I feel rather mean about trying to usurp Helms's record, since he once helped to feed me. In the years around the end of World War II, the impression got around in the US that the Brits were going hungry. Helms's response was to send his friend du Mont large food hampers three or four times a year. The hampers included tins of ham, which du Mont didn't like, so he passed them over to me. My family was poor, but the tins were spacious and my mother's culinary expertise meant that we fed on them for several weeks.

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John Saunders
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Re: Happy Birthday, Leonard

Post by John Saunders » Fri Aug 21, 2009 11:03 am

Happy birthday, Leonard. You are the first chess journalist that I ever read when I was a kid in the mid-1960s and I still look forward to your take on the chess world every week - the one fixed point in an ever-changing chess universe. I've been a chess writer for more than ten years myself and am starting to feel pretty ancient. I sometimes struggle to make my writing sound upbeat but you still manage to write original, positive, challenging articles every week - and you've been doing it 45 years longer than I have. As the youngsters say, "respect". I kiss your hand, Don Leonardo.
Personal Twitter @johnchess / Personal Website http://www.saund.co.uk / Britbase http://www.britbase.co.uk

Geoff Chandler
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Re: Happy Birthday, Leonard

Post by Geoff Chandler » Fri Aug 21, 2009 2:12 pm

Hi Mr Barden,

I use the term 'Mr' out of respect, I was always taught to be polite
to my elders.

(though on The Corner I call you Lenny and Mr.Winter is Teddy- but
that is The Corner - utter nonsense - it pays well - but it's nonsense really).

If you think it too formal and we converse again then I shall refrain.

I have those books you mentioned.

The Guardian Chess Book. is highly thought of in Scotland.
Both GM Paul Motwani and IM Dougie Bryson have mentioned the inflience it
had on their early years both in their writings and infront of a demo board.

It's the section on 'Method Chess' which formed the backbone of their rep,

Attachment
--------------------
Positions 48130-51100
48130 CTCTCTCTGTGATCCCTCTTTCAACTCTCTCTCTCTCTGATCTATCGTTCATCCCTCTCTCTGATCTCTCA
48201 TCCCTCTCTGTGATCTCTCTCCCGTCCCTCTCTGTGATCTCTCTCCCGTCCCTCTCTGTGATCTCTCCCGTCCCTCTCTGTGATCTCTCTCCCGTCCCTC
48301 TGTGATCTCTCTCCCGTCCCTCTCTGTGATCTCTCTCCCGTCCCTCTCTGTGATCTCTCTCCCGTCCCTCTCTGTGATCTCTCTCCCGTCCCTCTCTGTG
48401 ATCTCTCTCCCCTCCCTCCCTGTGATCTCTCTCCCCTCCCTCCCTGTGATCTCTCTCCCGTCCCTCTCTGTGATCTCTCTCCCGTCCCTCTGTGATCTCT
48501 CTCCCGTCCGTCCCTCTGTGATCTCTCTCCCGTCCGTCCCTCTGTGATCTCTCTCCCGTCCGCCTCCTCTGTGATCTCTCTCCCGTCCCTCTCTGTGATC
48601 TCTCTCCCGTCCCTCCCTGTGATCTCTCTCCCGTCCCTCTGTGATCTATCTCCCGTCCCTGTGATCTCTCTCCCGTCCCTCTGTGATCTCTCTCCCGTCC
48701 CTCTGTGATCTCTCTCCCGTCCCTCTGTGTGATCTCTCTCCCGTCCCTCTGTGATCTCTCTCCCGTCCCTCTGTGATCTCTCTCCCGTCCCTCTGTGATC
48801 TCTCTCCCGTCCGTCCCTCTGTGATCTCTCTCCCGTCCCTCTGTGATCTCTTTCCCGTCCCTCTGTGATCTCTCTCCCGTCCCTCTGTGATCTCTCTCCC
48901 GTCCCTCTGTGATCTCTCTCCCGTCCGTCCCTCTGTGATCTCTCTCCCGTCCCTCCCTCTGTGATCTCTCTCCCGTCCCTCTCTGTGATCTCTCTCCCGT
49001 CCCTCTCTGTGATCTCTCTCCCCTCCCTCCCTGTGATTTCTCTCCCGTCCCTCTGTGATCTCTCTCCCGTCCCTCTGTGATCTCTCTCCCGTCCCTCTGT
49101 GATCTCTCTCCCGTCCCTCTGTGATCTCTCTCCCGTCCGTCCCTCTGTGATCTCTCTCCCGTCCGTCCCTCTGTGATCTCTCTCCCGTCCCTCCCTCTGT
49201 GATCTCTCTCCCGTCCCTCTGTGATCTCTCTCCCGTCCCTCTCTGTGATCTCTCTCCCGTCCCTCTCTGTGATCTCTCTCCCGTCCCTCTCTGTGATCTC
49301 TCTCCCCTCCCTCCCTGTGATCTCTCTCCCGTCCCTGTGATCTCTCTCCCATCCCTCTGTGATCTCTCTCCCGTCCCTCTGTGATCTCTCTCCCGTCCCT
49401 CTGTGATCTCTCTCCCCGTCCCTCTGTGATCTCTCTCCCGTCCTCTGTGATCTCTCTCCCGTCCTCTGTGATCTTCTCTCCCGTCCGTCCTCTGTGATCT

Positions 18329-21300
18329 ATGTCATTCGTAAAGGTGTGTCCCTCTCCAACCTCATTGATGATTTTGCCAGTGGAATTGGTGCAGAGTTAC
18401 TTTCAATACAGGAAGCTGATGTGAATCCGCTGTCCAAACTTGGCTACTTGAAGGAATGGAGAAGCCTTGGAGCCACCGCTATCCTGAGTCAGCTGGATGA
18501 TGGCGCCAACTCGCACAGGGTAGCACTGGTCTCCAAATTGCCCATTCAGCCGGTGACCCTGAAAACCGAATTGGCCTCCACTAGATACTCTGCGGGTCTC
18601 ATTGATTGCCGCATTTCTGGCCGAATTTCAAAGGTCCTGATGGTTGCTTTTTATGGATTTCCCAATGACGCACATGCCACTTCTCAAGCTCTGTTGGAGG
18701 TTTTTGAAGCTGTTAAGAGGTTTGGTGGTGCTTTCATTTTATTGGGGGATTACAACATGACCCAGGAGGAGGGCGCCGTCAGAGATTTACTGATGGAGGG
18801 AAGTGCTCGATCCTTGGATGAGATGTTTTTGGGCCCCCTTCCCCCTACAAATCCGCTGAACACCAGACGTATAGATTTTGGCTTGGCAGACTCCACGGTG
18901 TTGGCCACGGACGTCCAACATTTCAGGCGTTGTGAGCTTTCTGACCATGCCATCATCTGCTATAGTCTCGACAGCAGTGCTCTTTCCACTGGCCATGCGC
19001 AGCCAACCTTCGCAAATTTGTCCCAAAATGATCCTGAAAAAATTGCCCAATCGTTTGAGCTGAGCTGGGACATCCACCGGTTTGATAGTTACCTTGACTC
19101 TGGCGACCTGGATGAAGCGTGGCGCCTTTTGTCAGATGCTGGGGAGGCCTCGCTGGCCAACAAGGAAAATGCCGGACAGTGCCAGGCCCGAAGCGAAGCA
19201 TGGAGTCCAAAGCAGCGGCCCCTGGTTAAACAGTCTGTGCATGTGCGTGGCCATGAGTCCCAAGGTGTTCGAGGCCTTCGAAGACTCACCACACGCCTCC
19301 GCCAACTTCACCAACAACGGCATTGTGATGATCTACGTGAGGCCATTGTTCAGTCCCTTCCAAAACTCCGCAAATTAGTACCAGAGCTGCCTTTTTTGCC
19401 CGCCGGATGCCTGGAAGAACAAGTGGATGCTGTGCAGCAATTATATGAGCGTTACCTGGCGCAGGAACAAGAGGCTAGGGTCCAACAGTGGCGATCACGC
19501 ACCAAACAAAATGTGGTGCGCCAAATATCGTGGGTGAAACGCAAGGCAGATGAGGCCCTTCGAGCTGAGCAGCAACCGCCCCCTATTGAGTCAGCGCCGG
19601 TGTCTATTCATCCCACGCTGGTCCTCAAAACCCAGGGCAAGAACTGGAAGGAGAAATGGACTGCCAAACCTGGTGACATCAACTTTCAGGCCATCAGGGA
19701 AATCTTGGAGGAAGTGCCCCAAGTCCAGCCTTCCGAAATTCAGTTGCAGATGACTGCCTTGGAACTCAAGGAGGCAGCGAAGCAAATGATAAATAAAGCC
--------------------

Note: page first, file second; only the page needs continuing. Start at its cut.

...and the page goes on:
and I'm sure for many other players, for years.

Re:Column History.
I was thinking of something akin to Larry Evans 'Chess Beat' which has 300 columns.
(a terrible layout but very interesting reading).

I thought such an acheivement should merit such a book.
Teddy, sorry. Mr Winter, is always stating, quite rightly so, that our game
is littered with myth and specualtion.

You are a large part of Britsh Chess History covering 5 decades.
It would be good to have another book one could trust and quote
written by someone who was actually there.

A daunting task and it was a selfish though not unnatural thought.
I enjoy reading a good chess book.

PS:
You can call me Chandler, Geoff, Loon, Idiot...anything but please not Geoffrey.

My Mum called me Geoffrey usually as a prelude to a thick ear.

Jonathan Rogers
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Re: Happy Birthday, Leonard

Post by Jonathan Rogers » Fri Aug 21, 2009 2:35 pm

For what it is worth, I'm sure that Helms would have been quite happy that someone whom he knew and fed, and who now keeps his memory alive, should usurp his record. So go for it! (Or rather "stay with it"!)

Andrew Farthing
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Re: Happy Birthday, Leonard

Post by Andrew Farthing » Sat Aug 22, 2009 8:03 am

Leonard Barden wrote: For Mr Chandler-my books Guardian Chess Book, Play Better Chess, Leonard Barden's Chess Puzzles and Batsford Chess Puzzles all contain substantial column material.
Geoff Chandler wrote:The Guardian Chess Book. is highly thought of in Scotland. Both GM Paul Motwani and IM Dougie Bryson have mentioned the influence it had on their early years both in their writings and in front of a demo board.